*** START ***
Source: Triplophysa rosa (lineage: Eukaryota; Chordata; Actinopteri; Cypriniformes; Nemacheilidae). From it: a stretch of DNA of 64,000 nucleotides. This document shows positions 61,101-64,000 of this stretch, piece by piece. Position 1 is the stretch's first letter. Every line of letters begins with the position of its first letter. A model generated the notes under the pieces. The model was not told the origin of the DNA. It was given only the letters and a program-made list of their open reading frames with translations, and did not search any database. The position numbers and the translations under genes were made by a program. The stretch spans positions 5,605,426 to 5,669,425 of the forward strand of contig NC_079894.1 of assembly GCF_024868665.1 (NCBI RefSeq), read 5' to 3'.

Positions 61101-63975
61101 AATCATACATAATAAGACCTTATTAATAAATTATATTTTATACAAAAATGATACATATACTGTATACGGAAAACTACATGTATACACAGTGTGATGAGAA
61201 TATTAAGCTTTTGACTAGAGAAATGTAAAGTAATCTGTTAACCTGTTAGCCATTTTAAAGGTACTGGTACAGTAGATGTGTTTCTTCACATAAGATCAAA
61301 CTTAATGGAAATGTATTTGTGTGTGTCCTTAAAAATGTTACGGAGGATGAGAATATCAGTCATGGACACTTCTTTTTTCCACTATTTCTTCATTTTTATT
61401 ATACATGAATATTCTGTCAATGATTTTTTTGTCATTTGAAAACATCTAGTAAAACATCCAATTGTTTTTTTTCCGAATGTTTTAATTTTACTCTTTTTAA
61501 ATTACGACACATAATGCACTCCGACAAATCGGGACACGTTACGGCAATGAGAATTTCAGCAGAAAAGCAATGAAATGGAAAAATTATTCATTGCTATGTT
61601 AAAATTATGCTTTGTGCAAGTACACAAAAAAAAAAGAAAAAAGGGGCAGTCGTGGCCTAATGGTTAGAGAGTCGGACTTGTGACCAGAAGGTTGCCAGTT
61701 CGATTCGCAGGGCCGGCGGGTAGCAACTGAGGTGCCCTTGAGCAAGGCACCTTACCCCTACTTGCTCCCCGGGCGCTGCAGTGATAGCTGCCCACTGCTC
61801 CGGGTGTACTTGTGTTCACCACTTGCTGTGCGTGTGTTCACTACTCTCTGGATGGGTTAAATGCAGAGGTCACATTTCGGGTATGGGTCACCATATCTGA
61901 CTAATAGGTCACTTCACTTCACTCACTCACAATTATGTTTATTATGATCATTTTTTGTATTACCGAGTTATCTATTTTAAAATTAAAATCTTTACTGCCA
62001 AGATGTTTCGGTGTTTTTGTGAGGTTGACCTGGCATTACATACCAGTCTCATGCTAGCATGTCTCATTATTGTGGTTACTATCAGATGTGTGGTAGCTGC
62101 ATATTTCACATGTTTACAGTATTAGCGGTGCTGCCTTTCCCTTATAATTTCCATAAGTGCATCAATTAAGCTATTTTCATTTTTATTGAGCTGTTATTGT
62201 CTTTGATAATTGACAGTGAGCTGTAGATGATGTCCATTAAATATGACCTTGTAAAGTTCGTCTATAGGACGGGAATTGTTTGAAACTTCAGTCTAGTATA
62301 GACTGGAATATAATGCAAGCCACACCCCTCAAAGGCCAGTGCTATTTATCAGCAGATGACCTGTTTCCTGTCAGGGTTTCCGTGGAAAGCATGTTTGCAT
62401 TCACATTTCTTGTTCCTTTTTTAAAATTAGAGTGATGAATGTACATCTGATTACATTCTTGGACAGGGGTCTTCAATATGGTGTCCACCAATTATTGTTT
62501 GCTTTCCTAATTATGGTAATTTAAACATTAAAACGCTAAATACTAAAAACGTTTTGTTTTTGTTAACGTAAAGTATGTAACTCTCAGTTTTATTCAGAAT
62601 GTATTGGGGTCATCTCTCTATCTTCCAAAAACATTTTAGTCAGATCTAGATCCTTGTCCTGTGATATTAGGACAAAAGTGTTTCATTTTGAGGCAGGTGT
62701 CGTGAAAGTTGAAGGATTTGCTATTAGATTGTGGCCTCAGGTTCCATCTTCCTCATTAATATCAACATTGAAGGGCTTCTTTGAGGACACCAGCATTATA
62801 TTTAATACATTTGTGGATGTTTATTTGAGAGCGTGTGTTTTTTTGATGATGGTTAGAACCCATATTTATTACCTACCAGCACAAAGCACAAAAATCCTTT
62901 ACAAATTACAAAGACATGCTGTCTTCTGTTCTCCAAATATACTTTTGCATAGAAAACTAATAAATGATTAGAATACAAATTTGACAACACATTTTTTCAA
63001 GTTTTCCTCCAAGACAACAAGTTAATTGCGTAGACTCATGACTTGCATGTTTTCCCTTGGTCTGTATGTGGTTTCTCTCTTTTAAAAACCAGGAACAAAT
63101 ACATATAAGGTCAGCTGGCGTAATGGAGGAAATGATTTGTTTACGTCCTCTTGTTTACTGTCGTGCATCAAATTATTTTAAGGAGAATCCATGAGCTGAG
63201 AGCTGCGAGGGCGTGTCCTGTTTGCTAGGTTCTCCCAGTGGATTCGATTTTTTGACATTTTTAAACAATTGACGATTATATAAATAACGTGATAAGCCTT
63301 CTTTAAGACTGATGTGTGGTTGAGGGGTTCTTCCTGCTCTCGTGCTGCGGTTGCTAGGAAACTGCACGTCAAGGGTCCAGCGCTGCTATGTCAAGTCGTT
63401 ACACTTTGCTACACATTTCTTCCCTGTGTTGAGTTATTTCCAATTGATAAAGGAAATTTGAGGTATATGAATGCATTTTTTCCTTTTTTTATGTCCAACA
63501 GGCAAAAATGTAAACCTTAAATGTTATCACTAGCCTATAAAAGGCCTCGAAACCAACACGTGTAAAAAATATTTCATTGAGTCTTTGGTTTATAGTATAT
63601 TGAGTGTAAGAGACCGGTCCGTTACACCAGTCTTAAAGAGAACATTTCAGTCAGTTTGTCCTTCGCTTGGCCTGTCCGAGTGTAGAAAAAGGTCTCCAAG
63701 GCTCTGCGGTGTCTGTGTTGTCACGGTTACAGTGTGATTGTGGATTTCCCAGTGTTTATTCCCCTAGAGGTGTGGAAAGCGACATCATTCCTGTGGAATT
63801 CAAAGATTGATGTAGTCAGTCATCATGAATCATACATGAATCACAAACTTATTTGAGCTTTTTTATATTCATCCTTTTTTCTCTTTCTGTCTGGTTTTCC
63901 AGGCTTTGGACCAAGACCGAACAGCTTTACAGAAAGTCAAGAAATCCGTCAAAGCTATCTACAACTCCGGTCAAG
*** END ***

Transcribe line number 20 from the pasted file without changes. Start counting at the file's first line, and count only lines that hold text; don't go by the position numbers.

62801 TTTAATACATTTGTGGATGTTTATTTGAGAGCGTGTGTTTTTTTGATGATGGTTAGAACCCATATTTATTACCTACCAGCACAAAGCACAAAAATCCTTT